Today is Wednesday, day 5 of this mission trip and day 3 of surgeries, with 20 patients already on the mend. One characteristic marking this trip has been the high number of complex surgeries involving different cancers. We are proud that our mission trip team includes some of our country's finest surgeons allowing us to offer many of the latest techniques. But our Executive Director, Juan Lorenzo, is always reminding us that our journey goes far beyond any medical labor, as we are called upon to know and love those who come to us for aid. Keeping that in mind helps us especially when faced with those cases in which our medical support on its own is ultimately not enough.
On Sunday I had snuck out to the hospital patio for a moment to clear my thoughts when a young woman approached to ask when our doctors would be seeing her mother who had been admitted for tests. I asked her name and whether she knew what her mother was here for, and she said she had "a small abdominal tumor that just needed to be taken out." I promised to check, and a short while later I was able to glance at her file, only to realize that her mother, Doña Trifonia, had been diagnosed with pancreatic cancer that had spread to several organs. Her case was being handled by pancreatic cancer specialist, Dr. Malcolm Bilimoria, and his team. When they were ready to see Trifonia, I tracked down Marlene who remained outside entertaining her toddler.
Dr. Bilimoria gently explained the situation to Marlene and her brother. He proposed a palliative surgery to allow her to eat better and minimize discomfort. The diagnosis was a complete surprise. In the following days I had to explain the situation to several of Doña Trifonia's six children because none was willing to tell the other. Trifonia speaks Quechua, with only limited Spanish, but since by now I was a familiar face, I offered to accompany her through her surgery. The medical team gave me quick lessons on how to help ease Trifonia through pre-op. Just before she drifted off to sleep, I asked her what she was thinking and she said "en mi Diosito," in her dear God. I invited her to say a prayer in Quechua, which she did with a broad smile. Her surgery went as well as anticipated, and she is now in recovery. Her 78 year old mother, who speaks only Quechua, waits with the rest of the family to see her and take her home to love and cherish her while she continues to teach her eight grandchildren her language and customs.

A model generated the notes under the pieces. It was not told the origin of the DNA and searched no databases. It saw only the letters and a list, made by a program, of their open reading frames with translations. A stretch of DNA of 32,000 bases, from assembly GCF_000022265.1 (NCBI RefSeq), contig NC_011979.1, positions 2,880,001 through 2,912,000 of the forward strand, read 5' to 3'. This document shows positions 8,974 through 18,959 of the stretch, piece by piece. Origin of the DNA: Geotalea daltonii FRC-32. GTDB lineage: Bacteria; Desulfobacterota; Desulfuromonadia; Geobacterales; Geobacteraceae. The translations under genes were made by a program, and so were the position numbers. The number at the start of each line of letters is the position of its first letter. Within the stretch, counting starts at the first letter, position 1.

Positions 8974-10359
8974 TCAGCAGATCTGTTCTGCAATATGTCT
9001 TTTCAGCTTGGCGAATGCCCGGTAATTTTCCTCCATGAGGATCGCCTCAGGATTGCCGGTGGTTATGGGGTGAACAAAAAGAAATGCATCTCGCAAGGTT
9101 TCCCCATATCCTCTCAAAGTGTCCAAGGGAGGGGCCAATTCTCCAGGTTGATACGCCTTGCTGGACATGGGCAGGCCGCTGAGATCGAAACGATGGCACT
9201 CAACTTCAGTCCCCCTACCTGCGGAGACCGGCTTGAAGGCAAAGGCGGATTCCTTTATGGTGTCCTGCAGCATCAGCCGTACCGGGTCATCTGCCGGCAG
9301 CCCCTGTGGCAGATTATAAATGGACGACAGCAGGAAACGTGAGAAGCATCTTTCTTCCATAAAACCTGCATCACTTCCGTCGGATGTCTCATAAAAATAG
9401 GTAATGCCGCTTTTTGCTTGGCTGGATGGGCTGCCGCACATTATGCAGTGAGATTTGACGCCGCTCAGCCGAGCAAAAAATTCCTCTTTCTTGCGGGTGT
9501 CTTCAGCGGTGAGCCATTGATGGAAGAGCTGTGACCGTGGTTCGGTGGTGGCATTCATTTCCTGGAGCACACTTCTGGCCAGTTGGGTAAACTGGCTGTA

It wasn't until I wheeled Trifonia into recovery, while her extended family strained to catch a glimpse and looked into my eyes for reassurance, that I was unexpectedly overcome with tears myself. I was forced to duck behind the curtain to gather my composure before going out to meet with them. It had been my first time in an operating room, and I was struck by the fragility of the human body stretched out in search of healing. I was also glad that my humble presence had served to provide some comfort. To borrow the words I had heard earlier from Juan Lorenzo in response to the gratitude expressed by another family, the truth is that we are all poor and we will all someday find ourselves sick and in need of a hand.
In the meantime, the best we can do is to find the courage to make our lives a blessing.
It is late, but I can't sign off without adding a warm "Happy 8th Birthday" to my daughter, Eva, and a "hello, I love you!" to both her and my 11-year-old, Elena, both back home in Evanston. Your lives have been my greatest blessing.